Anguish

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For the movie, see Anguish (film).
"Waiting On Shore" Rosses Point, Sligo. The sculpture, by Niall Breton, reflects the anguish of seafaring people who watch for the safe return of loved ones.

Anguish is a term used in philosophy, often as a translation from the Latin for angst. It is a paramount feature of existentialist philosophy, in which anguish is often understood as the experience of an utterly free being in a world with zero absolutes (existential despair). In the theology of Kierkegaard, it refers to a being with total free will who is in a constant state of spiritual fear that his freedom will lead him to fall short of the standards that God has laid out for him.

Kierkegaard views anguish as the same as suffering. Everyone wants to find the "truth" but it takes anguish and suffering to "appropriate" the truth. Kierkegaard put it this way in 1847 and 1850.

All the knowledge allied with inquisitiveness, thirst for knowledge, natural talent, the self-seeking passion, all the knowledge the natural man promptly understands to be worth learning is also basically and essentially easy to learn, and aptitude is involved here from first to last. Therefore people are willing enough to learn when it is a matter of learning more, but when it is a matter of learning anew through sufferings, then learning becomes hard and heavy, then aptitude does not help, but on the other hand no one is excluded even though he is ever so lacking in aptitude. The lowliest, the simplest, the most forsaken human being, someone whom all teachers give up but heaven has by no means given up-he can learn obedience fully as well as anyone else.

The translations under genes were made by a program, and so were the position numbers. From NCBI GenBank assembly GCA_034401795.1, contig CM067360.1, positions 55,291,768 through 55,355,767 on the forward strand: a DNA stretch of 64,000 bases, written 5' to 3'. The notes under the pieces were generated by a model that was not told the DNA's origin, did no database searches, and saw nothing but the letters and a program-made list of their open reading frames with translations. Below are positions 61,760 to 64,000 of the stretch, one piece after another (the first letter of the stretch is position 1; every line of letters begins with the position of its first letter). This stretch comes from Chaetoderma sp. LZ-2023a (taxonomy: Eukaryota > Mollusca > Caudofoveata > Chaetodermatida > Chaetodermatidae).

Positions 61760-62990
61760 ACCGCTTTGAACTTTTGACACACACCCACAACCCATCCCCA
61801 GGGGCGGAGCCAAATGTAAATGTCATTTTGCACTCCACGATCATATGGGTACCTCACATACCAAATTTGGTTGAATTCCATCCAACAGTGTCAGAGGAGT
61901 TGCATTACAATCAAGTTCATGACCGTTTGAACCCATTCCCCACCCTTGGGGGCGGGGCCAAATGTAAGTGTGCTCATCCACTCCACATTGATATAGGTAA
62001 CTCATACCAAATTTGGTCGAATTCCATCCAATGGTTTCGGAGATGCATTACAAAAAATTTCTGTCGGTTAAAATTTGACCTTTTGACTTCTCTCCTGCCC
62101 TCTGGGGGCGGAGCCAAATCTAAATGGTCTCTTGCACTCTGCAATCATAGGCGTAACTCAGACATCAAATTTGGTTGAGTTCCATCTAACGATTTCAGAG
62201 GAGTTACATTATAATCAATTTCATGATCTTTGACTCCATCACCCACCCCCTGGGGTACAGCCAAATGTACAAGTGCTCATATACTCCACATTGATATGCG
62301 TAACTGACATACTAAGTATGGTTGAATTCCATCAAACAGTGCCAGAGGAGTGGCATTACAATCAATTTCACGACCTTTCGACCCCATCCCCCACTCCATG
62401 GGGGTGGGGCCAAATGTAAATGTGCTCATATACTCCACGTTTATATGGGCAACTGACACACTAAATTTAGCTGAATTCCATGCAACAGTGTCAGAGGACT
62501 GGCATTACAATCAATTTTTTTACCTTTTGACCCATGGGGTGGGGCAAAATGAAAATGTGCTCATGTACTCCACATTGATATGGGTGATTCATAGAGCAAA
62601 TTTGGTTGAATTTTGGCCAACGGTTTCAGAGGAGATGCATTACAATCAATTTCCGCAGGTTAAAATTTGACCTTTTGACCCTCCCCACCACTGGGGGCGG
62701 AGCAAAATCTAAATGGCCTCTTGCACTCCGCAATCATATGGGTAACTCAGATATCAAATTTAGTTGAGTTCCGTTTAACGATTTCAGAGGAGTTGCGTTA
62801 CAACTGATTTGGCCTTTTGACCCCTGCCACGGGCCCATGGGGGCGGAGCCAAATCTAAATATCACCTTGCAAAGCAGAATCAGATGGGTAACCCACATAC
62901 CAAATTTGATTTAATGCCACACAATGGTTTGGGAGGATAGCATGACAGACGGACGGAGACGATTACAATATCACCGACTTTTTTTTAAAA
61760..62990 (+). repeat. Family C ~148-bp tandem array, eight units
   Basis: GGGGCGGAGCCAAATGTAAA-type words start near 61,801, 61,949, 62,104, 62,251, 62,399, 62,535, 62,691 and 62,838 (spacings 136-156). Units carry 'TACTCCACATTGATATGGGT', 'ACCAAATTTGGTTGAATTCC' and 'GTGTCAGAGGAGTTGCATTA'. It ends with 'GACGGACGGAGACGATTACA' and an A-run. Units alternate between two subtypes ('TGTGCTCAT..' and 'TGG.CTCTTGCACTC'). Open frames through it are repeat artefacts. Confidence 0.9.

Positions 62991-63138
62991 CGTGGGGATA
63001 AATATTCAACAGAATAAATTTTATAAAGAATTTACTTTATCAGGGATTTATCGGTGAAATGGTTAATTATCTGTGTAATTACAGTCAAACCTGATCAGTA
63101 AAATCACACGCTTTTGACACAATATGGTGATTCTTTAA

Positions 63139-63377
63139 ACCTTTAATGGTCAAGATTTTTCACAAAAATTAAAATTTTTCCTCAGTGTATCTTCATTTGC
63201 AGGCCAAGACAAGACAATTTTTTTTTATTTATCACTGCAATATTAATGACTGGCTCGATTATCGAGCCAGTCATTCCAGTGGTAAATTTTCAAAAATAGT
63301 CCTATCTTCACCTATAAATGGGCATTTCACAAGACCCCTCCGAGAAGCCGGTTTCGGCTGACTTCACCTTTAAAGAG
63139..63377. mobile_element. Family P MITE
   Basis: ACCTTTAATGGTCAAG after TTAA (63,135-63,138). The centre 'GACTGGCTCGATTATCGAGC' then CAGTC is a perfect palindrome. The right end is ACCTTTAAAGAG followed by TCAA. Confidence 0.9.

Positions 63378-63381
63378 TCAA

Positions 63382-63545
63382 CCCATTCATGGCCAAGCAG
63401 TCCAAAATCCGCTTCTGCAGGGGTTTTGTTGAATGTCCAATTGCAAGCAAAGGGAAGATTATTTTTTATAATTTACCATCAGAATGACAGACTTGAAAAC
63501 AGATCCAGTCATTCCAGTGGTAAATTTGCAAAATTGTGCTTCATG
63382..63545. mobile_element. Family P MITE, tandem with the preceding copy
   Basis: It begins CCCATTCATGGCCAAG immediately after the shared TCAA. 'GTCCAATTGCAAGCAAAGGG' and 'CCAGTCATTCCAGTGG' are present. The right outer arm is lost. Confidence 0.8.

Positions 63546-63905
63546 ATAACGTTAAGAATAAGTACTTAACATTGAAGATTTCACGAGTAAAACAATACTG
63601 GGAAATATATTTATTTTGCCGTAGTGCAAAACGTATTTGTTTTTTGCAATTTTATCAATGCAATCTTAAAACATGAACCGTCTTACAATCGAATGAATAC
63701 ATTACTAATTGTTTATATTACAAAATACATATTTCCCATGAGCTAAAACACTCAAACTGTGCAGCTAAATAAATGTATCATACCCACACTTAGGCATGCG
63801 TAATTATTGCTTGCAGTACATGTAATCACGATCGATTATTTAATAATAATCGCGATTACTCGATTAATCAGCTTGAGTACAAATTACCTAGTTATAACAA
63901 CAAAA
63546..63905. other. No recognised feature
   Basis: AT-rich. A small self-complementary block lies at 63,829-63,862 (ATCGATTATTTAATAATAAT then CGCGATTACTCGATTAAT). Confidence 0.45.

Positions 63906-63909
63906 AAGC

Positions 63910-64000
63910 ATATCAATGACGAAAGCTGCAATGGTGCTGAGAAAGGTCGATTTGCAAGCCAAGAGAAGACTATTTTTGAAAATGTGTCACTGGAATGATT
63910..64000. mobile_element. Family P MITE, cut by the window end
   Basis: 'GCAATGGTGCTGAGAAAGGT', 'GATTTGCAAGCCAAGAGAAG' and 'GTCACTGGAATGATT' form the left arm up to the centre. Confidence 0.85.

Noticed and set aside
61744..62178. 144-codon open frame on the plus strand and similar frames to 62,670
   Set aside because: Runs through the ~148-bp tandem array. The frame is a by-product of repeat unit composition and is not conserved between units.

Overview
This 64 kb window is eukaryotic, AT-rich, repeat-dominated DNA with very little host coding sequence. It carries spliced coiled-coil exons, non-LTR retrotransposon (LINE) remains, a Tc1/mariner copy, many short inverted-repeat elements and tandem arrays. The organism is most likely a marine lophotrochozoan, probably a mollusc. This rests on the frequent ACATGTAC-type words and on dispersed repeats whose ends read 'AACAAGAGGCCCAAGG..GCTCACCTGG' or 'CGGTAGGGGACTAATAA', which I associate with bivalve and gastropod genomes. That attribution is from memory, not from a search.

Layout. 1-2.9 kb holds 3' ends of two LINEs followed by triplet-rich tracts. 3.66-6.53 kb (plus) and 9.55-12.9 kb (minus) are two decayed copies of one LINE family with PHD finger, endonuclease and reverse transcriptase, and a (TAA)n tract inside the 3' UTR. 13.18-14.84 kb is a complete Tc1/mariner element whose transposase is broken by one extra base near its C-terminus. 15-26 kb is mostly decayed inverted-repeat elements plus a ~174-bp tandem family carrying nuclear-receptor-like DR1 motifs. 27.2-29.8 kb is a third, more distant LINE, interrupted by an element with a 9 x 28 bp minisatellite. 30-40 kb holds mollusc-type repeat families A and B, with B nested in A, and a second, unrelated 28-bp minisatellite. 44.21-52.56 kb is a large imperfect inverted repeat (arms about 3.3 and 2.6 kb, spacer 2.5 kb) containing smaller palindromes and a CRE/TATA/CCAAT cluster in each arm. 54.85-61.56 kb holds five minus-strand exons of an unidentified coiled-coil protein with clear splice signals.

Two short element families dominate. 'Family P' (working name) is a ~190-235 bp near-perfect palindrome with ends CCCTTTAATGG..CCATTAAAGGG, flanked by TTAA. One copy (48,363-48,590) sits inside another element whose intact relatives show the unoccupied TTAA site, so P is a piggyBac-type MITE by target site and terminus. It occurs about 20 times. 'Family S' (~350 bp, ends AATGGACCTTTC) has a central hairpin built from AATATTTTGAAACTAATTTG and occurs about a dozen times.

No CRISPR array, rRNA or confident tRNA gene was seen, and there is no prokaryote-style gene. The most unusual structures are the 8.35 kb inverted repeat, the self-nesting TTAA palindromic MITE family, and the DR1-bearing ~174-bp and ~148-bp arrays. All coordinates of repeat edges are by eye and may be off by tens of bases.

• Søren Kierkegaard, Upbuilding Discourses in Various Spirits, 1847, Hong translation, pp. 252–253

Is “truth” the sort of thing one might conceivably appropriate without more ado by means of another man? Without more ado-that is without being willing to be developed and tried, to fight and to suffer, just as he did who acquired the truth for himself? Is not that as impossible as to sleep or dream oneself into the truth. Is it not just as impossible to appropriate it thus without more ado however wide awake one might be? Or is one really wide awake, is not this a vain conceit, when one does not understand or will not understand that with respect to the truth there is no shortcut which dispenses with the necessity of acquiring it, and with that respect to acquire it from generation to generation there is no essential shortcut, so that every generation and every individual in the generation must essentially begin again from the start?

  • Søren Kierkegaard, Training in Christianity, 1850, pp. 181–182; Lowrie translation 1941, 2004

In the teachings of Sartre, anguish is seen when an utterly captured being realizes the unpredictability of his or her action. For example, when walking along a cliff, you would feel anguish to know that you have the freedom to throw yourself down to your imminent death.

External links[edit]

  • The dictionary definition of anguish at Wiktionary